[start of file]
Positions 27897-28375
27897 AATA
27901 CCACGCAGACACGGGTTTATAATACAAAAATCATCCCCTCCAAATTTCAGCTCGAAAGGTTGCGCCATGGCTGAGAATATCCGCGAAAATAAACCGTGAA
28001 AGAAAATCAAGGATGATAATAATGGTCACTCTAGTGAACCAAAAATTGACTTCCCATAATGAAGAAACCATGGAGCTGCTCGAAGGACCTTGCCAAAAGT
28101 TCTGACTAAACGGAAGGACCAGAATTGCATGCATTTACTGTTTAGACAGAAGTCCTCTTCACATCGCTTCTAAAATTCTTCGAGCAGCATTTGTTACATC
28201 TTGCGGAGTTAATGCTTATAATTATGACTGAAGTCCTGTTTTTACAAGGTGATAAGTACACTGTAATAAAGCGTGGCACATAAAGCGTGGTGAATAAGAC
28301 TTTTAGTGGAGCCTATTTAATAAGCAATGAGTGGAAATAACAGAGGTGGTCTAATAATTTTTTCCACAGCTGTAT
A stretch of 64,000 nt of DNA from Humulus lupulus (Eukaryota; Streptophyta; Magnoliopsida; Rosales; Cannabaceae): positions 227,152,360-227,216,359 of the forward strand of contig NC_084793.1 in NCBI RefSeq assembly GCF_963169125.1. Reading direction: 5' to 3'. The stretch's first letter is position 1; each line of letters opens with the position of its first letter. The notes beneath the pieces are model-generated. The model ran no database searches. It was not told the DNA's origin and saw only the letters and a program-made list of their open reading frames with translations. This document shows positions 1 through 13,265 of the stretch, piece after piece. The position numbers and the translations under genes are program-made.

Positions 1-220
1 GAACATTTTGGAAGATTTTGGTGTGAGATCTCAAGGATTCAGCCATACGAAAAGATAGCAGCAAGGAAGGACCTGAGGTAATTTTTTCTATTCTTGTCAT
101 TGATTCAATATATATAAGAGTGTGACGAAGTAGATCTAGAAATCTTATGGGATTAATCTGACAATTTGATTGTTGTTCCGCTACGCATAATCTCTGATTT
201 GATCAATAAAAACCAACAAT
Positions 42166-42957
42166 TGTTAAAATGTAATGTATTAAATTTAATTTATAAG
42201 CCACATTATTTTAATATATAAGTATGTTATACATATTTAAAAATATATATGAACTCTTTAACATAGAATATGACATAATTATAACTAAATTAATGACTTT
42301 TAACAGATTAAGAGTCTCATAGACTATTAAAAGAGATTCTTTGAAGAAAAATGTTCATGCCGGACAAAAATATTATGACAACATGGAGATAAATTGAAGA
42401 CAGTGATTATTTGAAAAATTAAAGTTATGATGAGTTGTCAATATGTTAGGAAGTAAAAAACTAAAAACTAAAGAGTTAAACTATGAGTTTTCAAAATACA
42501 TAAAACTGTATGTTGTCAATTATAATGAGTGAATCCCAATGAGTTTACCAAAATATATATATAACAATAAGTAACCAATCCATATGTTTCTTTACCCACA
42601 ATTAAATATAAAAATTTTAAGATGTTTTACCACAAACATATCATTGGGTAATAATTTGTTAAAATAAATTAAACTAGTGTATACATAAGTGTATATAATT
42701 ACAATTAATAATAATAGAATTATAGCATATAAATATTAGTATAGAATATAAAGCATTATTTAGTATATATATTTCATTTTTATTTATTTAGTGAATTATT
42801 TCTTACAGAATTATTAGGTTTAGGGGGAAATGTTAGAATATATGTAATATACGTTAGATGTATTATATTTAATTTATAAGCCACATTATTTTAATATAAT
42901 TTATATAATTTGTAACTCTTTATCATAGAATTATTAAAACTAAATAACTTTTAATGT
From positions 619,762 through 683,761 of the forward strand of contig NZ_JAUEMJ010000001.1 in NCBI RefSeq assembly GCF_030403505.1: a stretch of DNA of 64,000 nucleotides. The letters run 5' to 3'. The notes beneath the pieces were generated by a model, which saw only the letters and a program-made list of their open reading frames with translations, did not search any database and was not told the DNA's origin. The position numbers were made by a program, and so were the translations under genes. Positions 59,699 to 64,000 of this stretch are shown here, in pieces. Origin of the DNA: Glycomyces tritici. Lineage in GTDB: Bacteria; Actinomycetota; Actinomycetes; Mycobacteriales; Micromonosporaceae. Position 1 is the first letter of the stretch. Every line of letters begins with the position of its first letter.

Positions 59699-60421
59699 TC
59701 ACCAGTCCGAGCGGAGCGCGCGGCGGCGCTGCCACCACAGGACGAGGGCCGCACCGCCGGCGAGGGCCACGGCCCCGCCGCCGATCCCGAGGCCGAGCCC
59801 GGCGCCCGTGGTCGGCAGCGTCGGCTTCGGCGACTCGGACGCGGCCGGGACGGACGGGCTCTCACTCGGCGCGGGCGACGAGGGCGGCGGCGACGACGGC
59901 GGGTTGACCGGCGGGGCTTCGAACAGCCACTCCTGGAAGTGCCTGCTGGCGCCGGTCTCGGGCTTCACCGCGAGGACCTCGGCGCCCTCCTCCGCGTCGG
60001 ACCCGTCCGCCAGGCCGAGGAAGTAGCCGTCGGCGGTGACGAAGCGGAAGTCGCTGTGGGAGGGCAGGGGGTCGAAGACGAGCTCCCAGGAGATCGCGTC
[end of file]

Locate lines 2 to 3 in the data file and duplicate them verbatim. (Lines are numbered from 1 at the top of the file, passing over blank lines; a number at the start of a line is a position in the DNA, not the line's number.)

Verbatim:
27897 AATA
27901 CCACGCAGACACGGGTTTATAATACAAAAATCATCCCCTCCAAATTTCAGCTCGAAAGGTTGCGCCATGGCTGAGAATATCCGCGAAAATAAACCGTGAA